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much-maligned sundried tomatoes

I'm on a mission to use every random thing in my pantry before buying any new items "just to try." A while back, I bought a pack of those dry sundried tomatoes at Trader Joe's, not sure why but it seemed like a good idea at the time. I just now rehydrated them with boiling water, put them in a mason jar and covered them with olive oil. now what? what do you like to do with sundried tomatoes? they do have a nice flavor, though a little too beef-jerky-like in texture at times, i find. maybe a fine julienne would help that. any ideas? thanks for the help.

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  1. Lodgegirl, Sun dried tomatoes were the darling of the 80's. You couldn't go into a single restaurant without some type of sun dried tomatoes on the menu. Now they're out and Myer Lemons are in. (Well, they were last year; there will be a new fad ingredient for 2007, I'm sure.) Since it's 2007, you risk your culinary reputation by using them. However, if you insist, they are very good in omelettes and fritattas.

    1. Yuck. They're maligned for a reason. It's like eating rubber bands.

      1. How about a sundried pesto over pasta. Sauted with broccoli or spinach.

        1. In this brisket recipe they're added to canned tomatoes to add a more intense flavor to the beef:


          1. Pesto rosso, a chunky purée of equal amounts of sun-dried tomatoes and pitted black olives along with fresh thyme and rosemary leaves, degermed garlic, crushed chiles and olive oil. Great spread on toasted country bread, used to sauce spaghetti (with chopped parsley and grated parmesan), spread on a piece of cod before roasting, spread on the inside of a lamb or rabbit roast before rolling and roasting, etc.

            1. Sun dried tomatoes can be wonderful, if prepared correctly.

              Find the best sun dried tomatoes you can can. They should be red, not brown, moist not totally dry. Only soak them in water if you want to remove some of the excess salt. I usually do. Dry them well and cover with EVOO and add a skewer of fresh garlic, basil leaf and a few whole peppercorns or pepperoncino. Cover the jar and let them sit for at least two weeks. (This is the hard part :+})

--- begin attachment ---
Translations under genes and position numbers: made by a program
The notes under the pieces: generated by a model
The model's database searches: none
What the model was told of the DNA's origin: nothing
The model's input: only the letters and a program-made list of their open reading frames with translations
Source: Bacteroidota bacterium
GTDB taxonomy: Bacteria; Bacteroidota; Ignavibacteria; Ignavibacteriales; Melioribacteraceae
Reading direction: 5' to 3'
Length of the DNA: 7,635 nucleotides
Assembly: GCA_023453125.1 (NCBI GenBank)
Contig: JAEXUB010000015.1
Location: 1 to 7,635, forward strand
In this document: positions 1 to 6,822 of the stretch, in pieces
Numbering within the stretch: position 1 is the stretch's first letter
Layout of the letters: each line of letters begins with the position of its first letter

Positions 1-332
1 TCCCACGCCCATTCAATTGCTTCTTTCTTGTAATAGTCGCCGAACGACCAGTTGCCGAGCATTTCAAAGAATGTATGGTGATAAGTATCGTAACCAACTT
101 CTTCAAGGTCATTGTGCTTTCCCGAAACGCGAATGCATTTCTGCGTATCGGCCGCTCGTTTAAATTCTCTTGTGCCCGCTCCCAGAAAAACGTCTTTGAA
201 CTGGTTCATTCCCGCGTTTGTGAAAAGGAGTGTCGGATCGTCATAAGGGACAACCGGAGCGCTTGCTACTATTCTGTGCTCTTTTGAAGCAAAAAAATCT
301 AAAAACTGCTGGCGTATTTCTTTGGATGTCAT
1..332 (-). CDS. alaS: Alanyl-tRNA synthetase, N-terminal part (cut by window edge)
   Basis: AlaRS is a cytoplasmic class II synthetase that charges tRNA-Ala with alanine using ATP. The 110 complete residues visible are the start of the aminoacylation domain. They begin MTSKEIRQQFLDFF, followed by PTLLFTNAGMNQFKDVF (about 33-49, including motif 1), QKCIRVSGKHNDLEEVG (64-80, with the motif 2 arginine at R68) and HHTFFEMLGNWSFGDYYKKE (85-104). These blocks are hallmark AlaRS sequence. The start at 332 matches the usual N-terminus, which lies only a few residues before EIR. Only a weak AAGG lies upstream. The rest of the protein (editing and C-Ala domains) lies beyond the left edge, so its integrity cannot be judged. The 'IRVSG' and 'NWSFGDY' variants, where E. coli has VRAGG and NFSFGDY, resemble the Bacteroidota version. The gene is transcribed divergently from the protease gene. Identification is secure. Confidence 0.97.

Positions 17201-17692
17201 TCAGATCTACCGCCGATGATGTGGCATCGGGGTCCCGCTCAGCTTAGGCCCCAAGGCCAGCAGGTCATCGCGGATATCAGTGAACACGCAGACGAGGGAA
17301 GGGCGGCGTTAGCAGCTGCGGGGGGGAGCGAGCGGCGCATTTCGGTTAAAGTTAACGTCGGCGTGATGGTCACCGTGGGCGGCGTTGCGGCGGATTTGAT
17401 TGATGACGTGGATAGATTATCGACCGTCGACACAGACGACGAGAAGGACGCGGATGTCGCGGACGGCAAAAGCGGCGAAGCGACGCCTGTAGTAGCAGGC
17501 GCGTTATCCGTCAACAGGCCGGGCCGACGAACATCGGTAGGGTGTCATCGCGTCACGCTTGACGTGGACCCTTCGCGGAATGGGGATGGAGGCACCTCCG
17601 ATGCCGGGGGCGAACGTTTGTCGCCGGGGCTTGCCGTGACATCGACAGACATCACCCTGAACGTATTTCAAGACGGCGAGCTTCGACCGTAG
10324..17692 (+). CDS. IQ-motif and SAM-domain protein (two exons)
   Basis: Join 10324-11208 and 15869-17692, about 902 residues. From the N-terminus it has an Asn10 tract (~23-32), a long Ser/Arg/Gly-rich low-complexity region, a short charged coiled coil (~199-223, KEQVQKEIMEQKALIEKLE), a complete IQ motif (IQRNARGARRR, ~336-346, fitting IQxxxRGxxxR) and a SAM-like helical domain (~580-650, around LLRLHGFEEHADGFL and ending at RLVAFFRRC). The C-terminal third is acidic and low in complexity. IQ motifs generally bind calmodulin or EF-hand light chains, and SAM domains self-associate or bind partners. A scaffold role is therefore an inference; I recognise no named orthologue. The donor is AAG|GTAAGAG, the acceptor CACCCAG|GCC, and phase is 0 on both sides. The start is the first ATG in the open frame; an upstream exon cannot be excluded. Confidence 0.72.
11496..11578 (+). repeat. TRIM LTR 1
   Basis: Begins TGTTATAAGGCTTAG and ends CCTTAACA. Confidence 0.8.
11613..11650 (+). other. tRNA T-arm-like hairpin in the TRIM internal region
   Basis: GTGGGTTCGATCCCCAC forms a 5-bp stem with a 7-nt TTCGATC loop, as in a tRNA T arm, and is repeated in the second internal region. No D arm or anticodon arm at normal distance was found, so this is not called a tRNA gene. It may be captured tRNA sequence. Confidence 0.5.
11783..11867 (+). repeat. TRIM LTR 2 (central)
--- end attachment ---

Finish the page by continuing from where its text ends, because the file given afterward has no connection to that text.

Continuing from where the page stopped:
I use them on Bruschetta, on Pasta, in salads. You can use the oil to flavor Pasta, Salads, etc.

              They are still delicious.

              2 Replies
              1. re: Fleur

                Heed this advice. Avoid brown sundried tomatoes like the plague. They are absolutely awful.

                1. re: Shazam

                  I actually like to dry them so crispy that they are like potato chips and eat them as a snack food. But I am crazy that way.

              2. I actually like them and have never had a problem with them being chewy. Epicurious has a Chicken in Sun Dried Tomato Cream sauce recipe in case you're interested.

                Here's a quick pasta-chicken-broccoli recipe from a friend from years ago that also uses them--"try not to overcook the broccoli" I wrote in my notes:

                Joy's Pasta with Chicken and Broccoli

                1/4 cup olive oil
                2 cloves garlic, crushed
                1/2 pound boneless skinless chicken breasts, cut into strips
                1 1/2 cups fresh broccoli florets
                3/4 cup oil-packed sun-dried tomatoes, drained, thinly sliced
                2 teaspoons dried basil or 1 teaspoon fresh
                Pinch of crushed red pepper flakes
                1/4 cup dry white wine
                3/4 cup chicken broth
                1 Tablespoon butter
                8 ounces bow-tie pasta, cooked according to directions
                1 Tablespoon freshly grated Parmesan cheese
                Makes 4 servings.

                In a large skillet, heat olive oil over medium heat. Saute garlic til light golden and then add the chicken strips and saute til almost cooked through. Add in the broccoli, saute for about 2 minutes and then add the sun-dried tomatoes, basil, red pepper flakes, salt & pepper. Add the wine, broth and butter. Cook for another 3 or 5 minutes, til heated through. Toss the cooked pasta with the chicken mixture and serve with parmesan cheese.

                1 Reply
                1. re: Val

                  I've made the epicurious recipe before - it's lovely!

                2. they may be "out" and someother ingredient "in"
                  you may be "maligned"
                  but they're still delicious, i always add some to my salads, or tomato bases sauces, in pastas, and especially in bread. Make a sundried tomato and olive bread or something!

                  1 Reply
                  1. re: RiJaAr

                    Nothing is out or in as long as it tastes good. And good sun dried tomatoes taste great. Wonderful chopped and included in a pasta salad. The rec for a sun dried pesto is great too.